This is an advanced research seminar for students interested in family law. Broadly conceived, “family law” includes the law of marriage, divorce, child custody, child support, cohabitation, adoption, alternative reproduction, guardianship, paternity, child welfare, domestic violence, reproductive rights, social welfare, juvenile justice, international and comparative family law, and family negotiation and mediation, among other topics. The goals of this course are to introduce you to some of the major theoretical perspectives that scholars use to explain and analyze family law and to help you enhance your legal research and writing skills. We will spend the first three-fourths of the semester examining family law through the lens of various theoretical perspectives. The final quarter of the semester will be devoted to intensive independent research and oral presentations of your research projects. Previous or concurrent experience in family law in the form of course work or clinics is recommended for this seminar, as a basic working knowledge of family law will be assumed.
  • 7800-4 - Feminist Legal Theory
    This course explores a type of legal scholarship known as feminist legal theory. Feminist legal theory draws from critical perspectives within other disciplines such as sociology, psychology, philosophy, and literary criticism to analyze the relationship between law and gender and understand the limits of, and opportunities for, legal reform. Historically, its essential concern was with the treatment of women by the legal system. Over the past three decades, it has developed into a general critique of the role of law in maintaining and perpetuating social hierarchies, with its own set of canons, methodologies, and internal critiques. The course will be organized around the various schools of feminist thought, including formal equality, substantive equality, nonsubordination, cultural feminism, and antiessentialism. During the semester, we will explore these strands of feminist legal theory from a philosophical perspective, as well as apply them to concrete areas of law such as employment law, family law, and the legal profession. The first three-fourths of the semester will be devoted to studying the case book materials. The remaining part of the semester will be devoted to half hour presentations of your research projects.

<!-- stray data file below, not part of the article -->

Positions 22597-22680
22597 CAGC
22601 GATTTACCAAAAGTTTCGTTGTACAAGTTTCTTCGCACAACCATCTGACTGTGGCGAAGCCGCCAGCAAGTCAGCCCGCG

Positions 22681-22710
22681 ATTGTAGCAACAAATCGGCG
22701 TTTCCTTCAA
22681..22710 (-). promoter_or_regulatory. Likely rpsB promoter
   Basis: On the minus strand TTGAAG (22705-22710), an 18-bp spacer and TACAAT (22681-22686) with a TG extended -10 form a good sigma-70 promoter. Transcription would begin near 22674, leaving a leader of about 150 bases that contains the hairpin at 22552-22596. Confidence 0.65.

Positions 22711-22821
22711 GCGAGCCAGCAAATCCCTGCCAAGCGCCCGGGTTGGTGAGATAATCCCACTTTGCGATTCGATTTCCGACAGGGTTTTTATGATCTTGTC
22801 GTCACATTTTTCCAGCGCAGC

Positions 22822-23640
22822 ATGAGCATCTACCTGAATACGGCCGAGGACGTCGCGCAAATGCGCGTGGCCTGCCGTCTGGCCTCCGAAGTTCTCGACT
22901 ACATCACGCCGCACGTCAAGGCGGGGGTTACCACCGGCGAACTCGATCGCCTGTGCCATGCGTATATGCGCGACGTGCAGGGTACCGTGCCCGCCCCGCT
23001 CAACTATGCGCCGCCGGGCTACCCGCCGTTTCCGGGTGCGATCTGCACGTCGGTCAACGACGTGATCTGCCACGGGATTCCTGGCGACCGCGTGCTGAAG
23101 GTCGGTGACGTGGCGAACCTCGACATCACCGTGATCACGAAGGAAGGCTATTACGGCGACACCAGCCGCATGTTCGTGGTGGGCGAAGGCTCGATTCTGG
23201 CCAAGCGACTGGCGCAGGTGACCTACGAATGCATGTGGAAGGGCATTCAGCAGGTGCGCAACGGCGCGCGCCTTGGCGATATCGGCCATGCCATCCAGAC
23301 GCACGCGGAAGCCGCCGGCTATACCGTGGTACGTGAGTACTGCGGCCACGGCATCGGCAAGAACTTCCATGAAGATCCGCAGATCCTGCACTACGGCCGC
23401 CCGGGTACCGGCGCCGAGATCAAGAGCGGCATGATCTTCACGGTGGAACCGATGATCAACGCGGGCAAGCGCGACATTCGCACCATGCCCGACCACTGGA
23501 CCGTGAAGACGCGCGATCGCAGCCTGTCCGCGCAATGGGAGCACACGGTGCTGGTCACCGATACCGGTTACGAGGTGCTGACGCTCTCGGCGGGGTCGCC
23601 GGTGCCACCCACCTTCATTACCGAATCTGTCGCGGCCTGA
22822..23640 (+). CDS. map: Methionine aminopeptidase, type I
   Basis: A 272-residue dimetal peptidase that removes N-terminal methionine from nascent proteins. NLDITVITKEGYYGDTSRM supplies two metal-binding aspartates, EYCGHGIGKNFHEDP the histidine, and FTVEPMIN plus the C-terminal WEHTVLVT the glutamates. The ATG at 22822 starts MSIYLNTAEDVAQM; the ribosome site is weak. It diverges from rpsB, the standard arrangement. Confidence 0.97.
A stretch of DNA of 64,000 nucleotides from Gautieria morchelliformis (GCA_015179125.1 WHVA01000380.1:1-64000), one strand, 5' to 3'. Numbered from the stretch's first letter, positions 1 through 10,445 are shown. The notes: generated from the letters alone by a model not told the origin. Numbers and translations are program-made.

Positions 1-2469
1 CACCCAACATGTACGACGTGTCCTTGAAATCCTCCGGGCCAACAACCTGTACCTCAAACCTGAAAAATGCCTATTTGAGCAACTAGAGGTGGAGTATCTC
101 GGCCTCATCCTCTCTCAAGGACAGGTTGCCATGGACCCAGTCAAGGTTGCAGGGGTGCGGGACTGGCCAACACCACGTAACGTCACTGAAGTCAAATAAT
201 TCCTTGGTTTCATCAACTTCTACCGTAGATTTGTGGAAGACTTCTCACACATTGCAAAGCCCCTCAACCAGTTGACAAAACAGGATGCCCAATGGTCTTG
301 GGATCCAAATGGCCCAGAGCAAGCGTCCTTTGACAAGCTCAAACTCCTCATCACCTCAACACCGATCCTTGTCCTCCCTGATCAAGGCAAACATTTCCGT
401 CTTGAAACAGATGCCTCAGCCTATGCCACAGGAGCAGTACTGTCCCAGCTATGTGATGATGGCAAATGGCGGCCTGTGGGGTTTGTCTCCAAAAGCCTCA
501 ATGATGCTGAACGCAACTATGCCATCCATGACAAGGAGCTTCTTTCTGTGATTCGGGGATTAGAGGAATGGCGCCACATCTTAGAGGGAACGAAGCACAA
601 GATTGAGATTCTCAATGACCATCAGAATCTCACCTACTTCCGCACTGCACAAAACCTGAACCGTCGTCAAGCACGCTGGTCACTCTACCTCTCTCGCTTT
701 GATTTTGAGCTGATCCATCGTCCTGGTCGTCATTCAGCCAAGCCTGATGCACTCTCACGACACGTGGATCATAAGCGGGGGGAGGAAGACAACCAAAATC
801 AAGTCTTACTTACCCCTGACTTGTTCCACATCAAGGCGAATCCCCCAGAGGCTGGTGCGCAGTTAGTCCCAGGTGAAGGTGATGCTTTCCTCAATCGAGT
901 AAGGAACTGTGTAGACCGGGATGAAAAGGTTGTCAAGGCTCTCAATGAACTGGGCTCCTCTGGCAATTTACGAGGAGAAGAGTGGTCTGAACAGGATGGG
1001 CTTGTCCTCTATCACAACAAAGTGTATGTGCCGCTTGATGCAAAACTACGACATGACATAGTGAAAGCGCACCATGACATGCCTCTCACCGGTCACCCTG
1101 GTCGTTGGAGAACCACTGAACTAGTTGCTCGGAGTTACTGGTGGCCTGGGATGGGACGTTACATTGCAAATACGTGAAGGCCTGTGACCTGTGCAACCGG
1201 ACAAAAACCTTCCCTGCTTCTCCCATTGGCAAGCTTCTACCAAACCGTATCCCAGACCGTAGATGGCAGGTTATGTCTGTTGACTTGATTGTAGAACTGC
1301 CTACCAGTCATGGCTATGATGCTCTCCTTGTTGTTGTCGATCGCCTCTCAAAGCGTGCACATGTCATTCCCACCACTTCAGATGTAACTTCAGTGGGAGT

• IDC - Visiting Professor - The Liberalization of Family Law Around the World
    This course examines the development of family law into a more inclusive, liberatory, equality-driven field of law in the United States and many Western countries -- and the debates this “liberalization” has generated. Topics include marriage equality, unmarried cohabitants’ partnership rights, no-fault divorce, and joint custody of children. Within each topic, we will explore larger issues such as the proper scope of governmental regulation of sex and family, and tensions between liberalization and religion. Competing perspectives (including those grounded in feminist, queer, and critical race theories) and concrete reform proposals will be considered. Readings focus on family law in the United States, with some sources from EU countries and Israel.